Your Daily Newt: Crack Negotiating Skills

Then-Speaker of the House Newt Gingrich photobombs Bill Clinton's 1997 swearing-in ceremony.Globe Photos/ZumaPress.com

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As a service to our readers, every day we are delivering a classic moment from the political life of Newt Gingrich—until he either clinches the nomination or bows out.

One of Newt Gingrich’s most compelling arguments on the campaign trail is that as president, he’ll be able to win converts to his policies through sheer intellectual force and powers of persuasion. Put him in a one-on-one debate with Barack Obama and he’ll wipe the floor with the president. Let him deal with Congress and he’ll find a way to break through. Newt’s been in the trenches with Bill Clinton, the thinking goes, and has the legislative victories to show for it. But as Robert Draper reported for GQ in 2005, Gingrich’s negotiating skills often left his conservative colleagues shaking their heads:

The Clintons are never far from Newt’s mind. They’re like the Kennedys were to Nixon: glamorous, charismatic, brazen power-grabbing elitist amoral lying dream killers. Wrong on health care, wrong on the budget, wrong on the military…and so goddamned clever! Newt’s staff and the class of ’94 had seen it time and again: Every time Speaker Gingrich galloped into the Oval Office with his musket loaded for Slick Willie, he shuffled out holding his own gonads. “It got to the point where the Republican freshmen were afraid to send him in there alone,” remembers Newt’s archivist and friend, Mel Steely. “By the time Newt would get back to his office, Clinton’s press secretary had already announced the opposite of what they’d agreed on. I’d say, ‘Newt, how did you get suckered in?’ And he’d say, ‘Clinton would come up from behind his desk, put his arm around me, and say, “Newt, you’re absolutely right.” Just charm the pants right off of you.'”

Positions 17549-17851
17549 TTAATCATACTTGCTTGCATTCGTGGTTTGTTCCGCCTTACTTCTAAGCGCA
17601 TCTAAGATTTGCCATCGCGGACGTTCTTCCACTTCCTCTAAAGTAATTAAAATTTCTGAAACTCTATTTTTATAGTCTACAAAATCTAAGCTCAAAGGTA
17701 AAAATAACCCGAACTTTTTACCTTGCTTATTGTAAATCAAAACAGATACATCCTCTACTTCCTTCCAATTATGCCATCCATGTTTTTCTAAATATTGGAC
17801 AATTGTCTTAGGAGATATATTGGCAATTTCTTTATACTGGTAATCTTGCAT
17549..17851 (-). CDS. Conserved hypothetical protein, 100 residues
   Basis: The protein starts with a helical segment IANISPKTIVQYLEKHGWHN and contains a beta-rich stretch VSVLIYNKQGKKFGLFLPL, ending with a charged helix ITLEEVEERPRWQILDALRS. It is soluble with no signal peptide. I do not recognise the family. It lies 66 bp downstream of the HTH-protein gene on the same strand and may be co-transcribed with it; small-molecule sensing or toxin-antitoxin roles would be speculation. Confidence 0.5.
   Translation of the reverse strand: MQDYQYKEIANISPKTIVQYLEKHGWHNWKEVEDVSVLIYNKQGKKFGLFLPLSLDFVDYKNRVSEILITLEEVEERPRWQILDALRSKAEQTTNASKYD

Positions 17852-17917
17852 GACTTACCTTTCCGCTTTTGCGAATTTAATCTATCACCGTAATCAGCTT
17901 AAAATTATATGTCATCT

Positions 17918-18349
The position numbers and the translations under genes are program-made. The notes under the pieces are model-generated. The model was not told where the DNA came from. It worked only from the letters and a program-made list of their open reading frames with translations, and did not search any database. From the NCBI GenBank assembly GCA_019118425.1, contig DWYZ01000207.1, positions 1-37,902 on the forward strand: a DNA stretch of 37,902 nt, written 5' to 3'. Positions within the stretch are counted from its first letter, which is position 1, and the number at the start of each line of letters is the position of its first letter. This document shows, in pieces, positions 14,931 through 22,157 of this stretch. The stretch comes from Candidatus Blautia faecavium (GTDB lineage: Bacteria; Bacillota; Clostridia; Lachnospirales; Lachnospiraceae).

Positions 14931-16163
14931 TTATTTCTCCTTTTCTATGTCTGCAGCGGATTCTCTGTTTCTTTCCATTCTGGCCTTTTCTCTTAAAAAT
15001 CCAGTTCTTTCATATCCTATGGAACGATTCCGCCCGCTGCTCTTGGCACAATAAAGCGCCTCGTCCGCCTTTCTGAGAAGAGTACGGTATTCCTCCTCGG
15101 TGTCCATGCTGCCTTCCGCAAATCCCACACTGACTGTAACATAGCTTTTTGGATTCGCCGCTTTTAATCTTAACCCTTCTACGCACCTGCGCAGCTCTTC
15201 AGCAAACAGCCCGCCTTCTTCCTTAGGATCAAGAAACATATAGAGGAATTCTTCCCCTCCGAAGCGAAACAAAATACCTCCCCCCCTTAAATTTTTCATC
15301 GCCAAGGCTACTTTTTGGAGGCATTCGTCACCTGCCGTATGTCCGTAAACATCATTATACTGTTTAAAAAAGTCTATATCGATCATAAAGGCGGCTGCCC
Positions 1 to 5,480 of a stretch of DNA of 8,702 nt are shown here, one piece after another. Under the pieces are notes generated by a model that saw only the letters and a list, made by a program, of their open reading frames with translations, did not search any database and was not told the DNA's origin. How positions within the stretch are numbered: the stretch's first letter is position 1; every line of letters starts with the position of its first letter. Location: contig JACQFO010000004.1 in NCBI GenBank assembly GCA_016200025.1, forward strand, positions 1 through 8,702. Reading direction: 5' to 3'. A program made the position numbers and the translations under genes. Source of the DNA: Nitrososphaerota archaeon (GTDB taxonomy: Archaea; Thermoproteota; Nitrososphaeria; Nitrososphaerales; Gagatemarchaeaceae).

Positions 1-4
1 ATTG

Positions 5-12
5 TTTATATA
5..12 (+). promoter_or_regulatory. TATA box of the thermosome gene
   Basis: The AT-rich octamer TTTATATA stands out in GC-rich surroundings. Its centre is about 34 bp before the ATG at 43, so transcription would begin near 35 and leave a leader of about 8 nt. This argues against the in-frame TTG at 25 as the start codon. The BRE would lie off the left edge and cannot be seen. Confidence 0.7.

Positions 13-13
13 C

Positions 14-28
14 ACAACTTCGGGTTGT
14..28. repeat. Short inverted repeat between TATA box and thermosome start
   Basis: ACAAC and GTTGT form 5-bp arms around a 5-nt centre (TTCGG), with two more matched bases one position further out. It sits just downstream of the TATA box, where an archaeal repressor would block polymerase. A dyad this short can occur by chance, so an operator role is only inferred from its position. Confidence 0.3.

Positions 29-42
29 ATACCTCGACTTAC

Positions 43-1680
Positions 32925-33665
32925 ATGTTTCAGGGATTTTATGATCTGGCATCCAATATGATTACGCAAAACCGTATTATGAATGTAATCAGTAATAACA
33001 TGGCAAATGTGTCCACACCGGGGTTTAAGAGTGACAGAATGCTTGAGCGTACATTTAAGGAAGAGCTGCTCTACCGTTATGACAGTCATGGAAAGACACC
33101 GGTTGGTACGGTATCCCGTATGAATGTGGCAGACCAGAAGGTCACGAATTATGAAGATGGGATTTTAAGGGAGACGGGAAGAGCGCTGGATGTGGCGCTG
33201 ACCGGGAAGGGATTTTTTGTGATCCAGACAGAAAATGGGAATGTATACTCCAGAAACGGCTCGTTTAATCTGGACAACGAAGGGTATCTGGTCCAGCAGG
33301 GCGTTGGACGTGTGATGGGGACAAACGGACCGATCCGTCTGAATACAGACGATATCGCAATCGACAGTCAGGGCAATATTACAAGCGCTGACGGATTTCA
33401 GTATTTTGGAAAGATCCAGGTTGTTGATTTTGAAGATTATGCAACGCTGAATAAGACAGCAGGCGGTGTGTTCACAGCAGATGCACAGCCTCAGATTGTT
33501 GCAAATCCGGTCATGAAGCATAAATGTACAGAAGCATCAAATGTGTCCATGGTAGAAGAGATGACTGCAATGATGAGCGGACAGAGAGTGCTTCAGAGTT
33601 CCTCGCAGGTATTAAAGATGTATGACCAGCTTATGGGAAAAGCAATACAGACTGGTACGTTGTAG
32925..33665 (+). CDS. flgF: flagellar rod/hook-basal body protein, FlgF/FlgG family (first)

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Thank you!

We didn't know what to expect when we told you we needed to raise $400,000 before our fiscal year closed on June 30, and we're thrilled to report that our incredible community of readers contributed some $415,000 to help us keep charging as hard as we can during this crazy year.

You just sent an incredible message: that quality journalism doesn't have to answer to advertisers, billionaires, or hedge funds; that newsrooms can eke out an existence thanks primarily to the generosity of its readers. That's so powerful. Especially during what's been called a "media extinction event" when those looking to make a profit from the news pull back, the Mother Jones community steps in.

The months and years ahead won't be easy. Far from it. But there's no one we'd rather face the big challenges with than you, our committed and passionate readers, and our team of fearless reporters who show up every day.

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